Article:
Saturday, November 27, 2021

Saturday Afternoon Links

Assorted content for your weekend reading.

- Ivan Semeniuk reports on the response to the Omicron COVID variant both globally and in Canada. But Eric Topol writes that the U.S. is kidding itself in pretending that a wave hitting Europe won't affect it as well, while Lauren Pelley highlights how there's no prospect of anybody going back to a "normal" state until the virus is controlled around the globe. Alan Beattie reports that wealthy countries are still refusing to waive intellectual property monopolies over vaccines even as they come face to face with the worst-case scenario as to what happens when COVID is allowed to circulate in the name of profit. And David Shield reports on the massive amount of work to be done in responding to long COVID in Saskatchewan.

- Aaron Wherry discusses how the Cons' attempt to turn inflation into an excuse to crush people under the boot of austerity has no basis in fact, but might still do severe political damage.

- PressProgress reports that Brad Wall has been actively looking to exploit essential workers for higher rents in Saskatchewan and Alberta based on his recognition that neither province's conservative government will protect them. And Pratyush Dayal reports on the Saskatchewan Human Rights Commission's study into the systematic barriers to housing facing vulnerable people.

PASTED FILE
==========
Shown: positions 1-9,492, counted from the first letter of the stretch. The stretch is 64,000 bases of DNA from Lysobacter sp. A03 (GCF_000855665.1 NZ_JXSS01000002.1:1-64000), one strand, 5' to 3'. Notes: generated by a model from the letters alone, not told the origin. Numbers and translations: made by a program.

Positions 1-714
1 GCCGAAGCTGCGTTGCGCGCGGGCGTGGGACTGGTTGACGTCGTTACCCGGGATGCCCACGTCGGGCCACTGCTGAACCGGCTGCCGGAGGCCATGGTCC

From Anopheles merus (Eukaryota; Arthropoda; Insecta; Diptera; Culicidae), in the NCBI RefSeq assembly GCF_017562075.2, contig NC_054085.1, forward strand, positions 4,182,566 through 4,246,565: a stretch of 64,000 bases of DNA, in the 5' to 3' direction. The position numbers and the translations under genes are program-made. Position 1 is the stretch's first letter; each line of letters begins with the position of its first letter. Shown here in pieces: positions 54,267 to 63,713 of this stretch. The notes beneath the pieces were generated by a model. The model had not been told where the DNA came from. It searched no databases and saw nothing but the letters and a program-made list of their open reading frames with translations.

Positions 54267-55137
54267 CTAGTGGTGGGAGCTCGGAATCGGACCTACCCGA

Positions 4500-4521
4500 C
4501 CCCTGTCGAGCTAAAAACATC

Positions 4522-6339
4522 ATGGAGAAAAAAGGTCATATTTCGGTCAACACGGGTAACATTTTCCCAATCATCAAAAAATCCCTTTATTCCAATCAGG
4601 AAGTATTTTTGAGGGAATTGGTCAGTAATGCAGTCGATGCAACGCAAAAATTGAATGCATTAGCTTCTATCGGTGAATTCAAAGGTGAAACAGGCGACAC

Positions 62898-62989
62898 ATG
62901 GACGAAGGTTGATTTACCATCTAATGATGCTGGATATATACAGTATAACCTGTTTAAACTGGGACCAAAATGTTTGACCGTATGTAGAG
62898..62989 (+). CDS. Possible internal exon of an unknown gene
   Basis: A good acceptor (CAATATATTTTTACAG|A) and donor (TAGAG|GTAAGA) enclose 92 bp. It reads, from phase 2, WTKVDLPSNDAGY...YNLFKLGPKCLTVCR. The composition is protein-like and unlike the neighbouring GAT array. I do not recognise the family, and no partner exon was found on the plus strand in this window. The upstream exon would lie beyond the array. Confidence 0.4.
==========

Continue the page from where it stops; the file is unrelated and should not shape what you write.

- Paul Webster exposes how Doug Ford chose to leave a billion dollars in the hands of the private owner of a toll highway rather than pursuing it on behalf of the public. And Robert Benzie writes that Ford's catering to a few business cronies doesn't include the competence to actually provide services, as a botched registry is actually pushing corporations to refuse to register with the province. 

- Nick Lavers discusses new research showing the health dangers of microplastics which appear to be able to infiltrate the brain. And John Roy Porter highlights how a climate breakdown poses a serious threat to food supplies.

- Finally, Paul Brent rightly wonders what happened to the Libs' promise of national pharmacare.

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